ERGA OMNES EFFECTS OF THE ECJ JUDGMENTS ARE APPLICABLE IN THE ENTIRE UNION TO EQUIVALENT SITUATIONS

Request for a preliminary ruling in Case C-177/20 ‘Grossmania’ Mezőgazdasági Termelő és Szolgáltató Kft. v Vas Megyei Kormányhivatal

 

The Administrative and Labour Court, Győr, Hungary, in the proceedings instituted at the request of the commercial company ‘Grossmania’, against the Vas Megyei Kormányhivatal, in connection with a dispute concerning legal transactions in land, referred a question to the European Court of Justice (ECJ) about the interpretation of the Article 267 TFEU.

 

The Court asked specifically if Article 267 of the TFEU be interpreted as meaning that, where the Court of Justice of the European Union, in a decision given in preliminary ruling proceedings, has declared a legislative provision of a Member State to be incompatible with EU law, that legislative provision cannot be applied in subsequent national administrative or judicial proceedings either, notwithstanding that the facts of the subsequent proceedings are not entirely identical to those of the previous preliminary ruling proceedings?

 

In the main proceeding, Grossmania, a commercial company comprising nationals of the Member States other than Hungary, whose usufruct rights over some immovable properties were cancelled in the Property Register under national law (Paragraph 108(1) of the 2013 Law on transitional measures).

 

By judgment of 6 March 2018, SEGRO and Horváth, Joined Cases C-52/16 and C-113/16, the ECJ held that Article 63 TFEU, regarding the free movement of capital and the prohibition of imposition of restrictions, precludes national legislation, declaring it is contrary to EU law, being this national law, one of the objects of conflict of the Grossmania case. 

 

From its part, the defendant stated that the application for re-registration by Grossmania was inadmissible since the controversial national law was still in force. Moreover, the defendant also considered that the judgment delivered by ECJ in Joined Cases C-52/16 and C-113/16 had been given in particular circumstances and applied only to the cases to which the requests for a preliminary ruling related.

 

Problems with this request of a preliminary ruling 

 

Firstly, the parties here were already aware of the content of the judgment delivered by the ECJ Cases C-52/16 and C-113/16, where it was held that paragraph 108(1) of the 2013 Law on transitional measures infringed EU law. 

 

Secondly, Grossmania did not take any action against the administrative decisions cancelling its rights of usufruct. Only, due to the judgment in Joined Cases C-52/16 and C-113/16, the applicant applied to have its rights of usufruct re-registered. 

 

Moreover, even if the underlying factual situations of the present case and the mentioned Joined cases are different, the relevant legislative provision is identical.

 

Finally, should the national Court disapply the national law because it was declared contrary to EU law by the ECJ in a previous case and therefore require the defendant to re-register the usufruct rights over Gossmania´s immovable properties?

 

Conclusion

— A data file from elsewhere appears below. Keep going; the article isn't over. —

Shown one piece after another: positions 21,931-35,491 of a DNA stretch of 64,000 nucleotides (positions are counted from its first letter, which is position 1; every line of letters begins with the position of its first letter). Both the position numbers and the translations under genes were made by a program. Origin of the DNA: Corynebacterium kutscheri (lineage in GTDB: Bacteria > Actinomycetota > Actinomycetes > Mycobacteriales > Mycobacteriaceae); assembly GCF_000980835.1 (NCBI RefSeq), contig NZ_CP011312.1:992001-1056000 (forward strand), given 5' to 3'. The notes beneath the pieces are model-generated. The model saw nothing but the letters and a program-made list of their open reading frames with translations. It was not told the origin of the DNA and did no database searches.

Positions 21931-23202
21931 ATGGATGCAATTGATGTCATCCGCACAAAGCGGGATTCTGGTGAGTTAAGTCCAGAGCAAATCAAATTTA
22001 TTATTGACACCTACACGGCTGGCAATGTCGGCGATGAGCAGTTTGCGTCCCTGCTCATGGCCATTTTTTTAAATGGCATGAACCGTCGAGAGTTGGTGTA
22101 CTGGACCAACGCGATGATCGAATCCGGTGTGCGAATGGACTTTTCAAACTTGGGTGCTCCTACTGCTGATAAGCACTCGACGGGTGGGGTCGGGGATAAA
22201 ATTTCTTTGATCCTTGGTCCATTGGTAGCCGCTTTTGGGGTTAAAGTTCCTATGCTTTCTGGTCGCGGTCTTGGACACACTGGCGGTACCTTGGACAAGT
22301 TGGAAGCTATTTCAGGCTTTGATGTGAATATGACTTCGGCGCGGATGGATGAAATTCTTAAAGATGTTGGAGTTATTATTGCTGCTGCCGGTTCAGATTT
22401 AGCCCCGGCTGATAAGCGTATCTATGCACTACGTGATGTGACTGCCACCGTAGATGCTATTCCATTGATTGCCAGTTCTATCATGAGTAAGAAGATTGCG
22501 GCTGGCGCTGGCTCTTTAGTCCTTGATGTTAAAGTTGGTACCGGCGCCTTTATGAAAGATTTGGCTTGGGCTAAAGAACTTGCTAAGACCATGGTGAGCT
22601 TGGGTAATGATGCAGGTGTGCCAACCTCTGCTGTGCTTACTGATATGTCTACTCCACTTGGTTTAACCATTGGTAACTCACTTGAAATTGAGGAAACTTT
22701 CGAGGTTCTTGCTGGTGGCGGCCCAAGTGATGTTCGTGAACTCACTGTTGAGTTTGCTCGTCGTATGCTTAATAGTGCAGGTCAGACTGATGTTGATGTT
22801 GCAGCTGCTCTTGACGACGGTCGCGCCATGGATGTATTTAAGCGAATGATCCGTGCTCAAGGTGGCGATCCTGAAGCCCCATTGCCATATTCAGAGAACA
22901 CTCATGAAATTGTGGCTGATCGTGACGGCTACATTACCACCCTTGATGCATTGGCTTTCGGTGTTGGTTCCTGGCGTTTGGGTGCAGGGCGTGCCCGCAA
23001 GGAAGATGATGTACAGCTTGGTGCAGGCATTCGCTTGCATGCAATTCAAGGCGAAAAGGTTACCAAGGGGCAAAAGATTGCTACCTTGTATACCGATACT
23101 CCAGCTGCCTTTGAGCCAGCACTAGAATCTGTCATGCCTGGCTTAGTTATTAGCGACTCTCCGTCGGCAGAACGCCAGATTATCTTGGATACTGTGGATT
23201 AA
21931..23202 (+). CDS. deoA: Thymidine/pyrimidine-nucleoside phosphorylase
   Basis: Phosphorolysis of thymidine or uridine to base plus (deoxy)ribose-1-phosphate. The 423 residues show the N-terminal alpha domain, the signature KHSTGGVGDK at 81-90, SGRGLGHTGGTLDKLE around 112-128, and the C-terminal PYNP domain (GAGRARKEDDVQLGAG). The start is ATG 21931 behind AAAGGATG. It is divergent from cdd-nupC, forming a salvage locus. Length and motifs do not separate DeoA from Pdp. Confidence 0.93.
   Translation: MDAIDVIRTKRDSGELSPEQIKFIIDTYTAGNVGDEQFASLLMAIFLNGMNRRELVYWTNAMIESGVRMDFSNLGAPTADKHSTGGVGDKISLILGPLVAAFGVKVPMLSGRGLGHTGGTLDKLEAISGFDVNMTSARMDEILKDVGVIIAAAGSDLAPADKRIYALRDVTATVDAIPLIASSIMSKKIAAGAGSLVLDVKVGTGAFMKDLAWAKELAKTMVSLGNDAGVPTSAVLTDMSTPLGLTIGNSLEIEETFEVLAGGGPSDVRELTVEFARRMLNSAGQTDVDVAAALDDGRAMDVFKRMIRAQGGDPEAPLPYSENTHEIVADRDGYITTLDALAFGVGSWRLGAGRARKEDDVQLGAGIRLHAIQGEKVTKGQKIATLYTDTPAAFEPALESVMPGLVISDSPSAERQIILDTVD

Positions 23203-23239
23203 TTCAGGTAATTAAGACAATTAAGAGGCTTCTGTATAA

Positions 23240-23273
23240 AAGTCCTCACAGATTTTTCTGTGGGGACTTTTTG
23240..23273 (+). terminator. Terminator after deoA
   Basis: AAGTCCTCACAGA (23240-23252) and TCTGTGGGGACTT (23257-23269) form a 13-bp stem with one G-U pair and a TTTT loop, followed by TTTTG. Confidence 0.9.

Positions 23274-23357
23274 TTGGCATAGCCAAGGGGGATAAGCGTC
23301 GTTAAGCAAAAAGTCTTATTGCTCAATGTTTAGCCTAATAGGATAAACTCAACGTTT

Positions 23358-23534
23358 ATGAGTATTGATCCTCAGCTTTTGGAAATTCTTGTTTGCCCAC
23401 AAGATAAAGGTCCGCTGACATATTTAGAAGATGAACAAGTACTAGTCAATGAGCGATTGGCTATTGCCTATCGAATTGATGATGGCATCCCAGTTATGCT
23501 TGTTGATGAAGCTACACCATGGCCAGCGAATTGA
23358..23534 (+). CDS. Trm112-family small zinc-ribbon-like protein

If national Courts have doubts about whether or not to apply a national law or about the interpretation of the EU law, they are obliged to refer a preliminary ruling to the ECJ, unless the European Court has already ruled on a similar matter previously, this follows inter alia from the fact that the obligation imposed on courts of the last instance to refer a question for a preliminary ruling has an exception: where “the question raised is materially identical with a question which has already been the subject of a preliminary ruling in a similar case”.

 

The national court and the Hungarian authorities must stop applying the national law that has been declared contrary to the EU since the authorities of the Member State are obligated to take all the general or particular measures necessary to ensure that Community law is complied with.

 

We can never forget that the general system of EU law revolves around the principle of loyal cooperation, unity and coherence and that the primary objective of judges and member states is to give full effect to EU law. If we leave it to the discretion and free will of a state or a national court to continue applying a national law declared contrary to EU law, the ruling of the ECJ will have no meaning or effectiveness, in this regard, the judgments of the ECJ must have a binding effect to facilitate a harmonious interpretation of EU law. 

 

The Advocate General Tanchev in his opinion delivered on 16 September 2021 in this case, proposed to the CJEU to answer that the national court must disapply the national legal norm that infringes EU law, opinion, with which I fully agree, because only in this way can EU law be given full effect. 

In addition, this allows us to ensure that a judgment issued by the ECJ not only binds the national court that has formulated the request but also all the other national authorities, unanimously, since the objective of EU law is to create a uniform application in all the countries of the union.

 

On March 10, 2022, the ECJ hearing on this matter will take place, what do you think its position will be?

 

[1] Request for a preliminary ruling from the Győri Közigazgatási és Munkaügyi Bíróság (Hungary) lodged on 7 April 2020 — ‘Grossmania’ Mezőgazdasági Termelő és Szolgáltató Kft. v Vas Megyei Kormányhivatal (Case C-177/20)

 

[2]https://curia.europa.eu/juris/showPdf.jsf?text=&docid=228101&pageIndex=0&doclang=EN&mode=lst&dir=&occ=first&part=1&cid=44882

 

[3] Judgment of the Court (Grand Chamber) 6 March 2018, SEGRO v Horváth, ECLI:EU: C:2018:157

 

[4] Judgment of 6 October 1982, Cilfit and Others (283/81, EU: C:1982:335, paragraphs 13 and 14)

 

[5] OPINION OF ADVOCATE GENERAL TANCHEV Delivered on 16 September 2021(1) ECLI:EU: C:2021:748 

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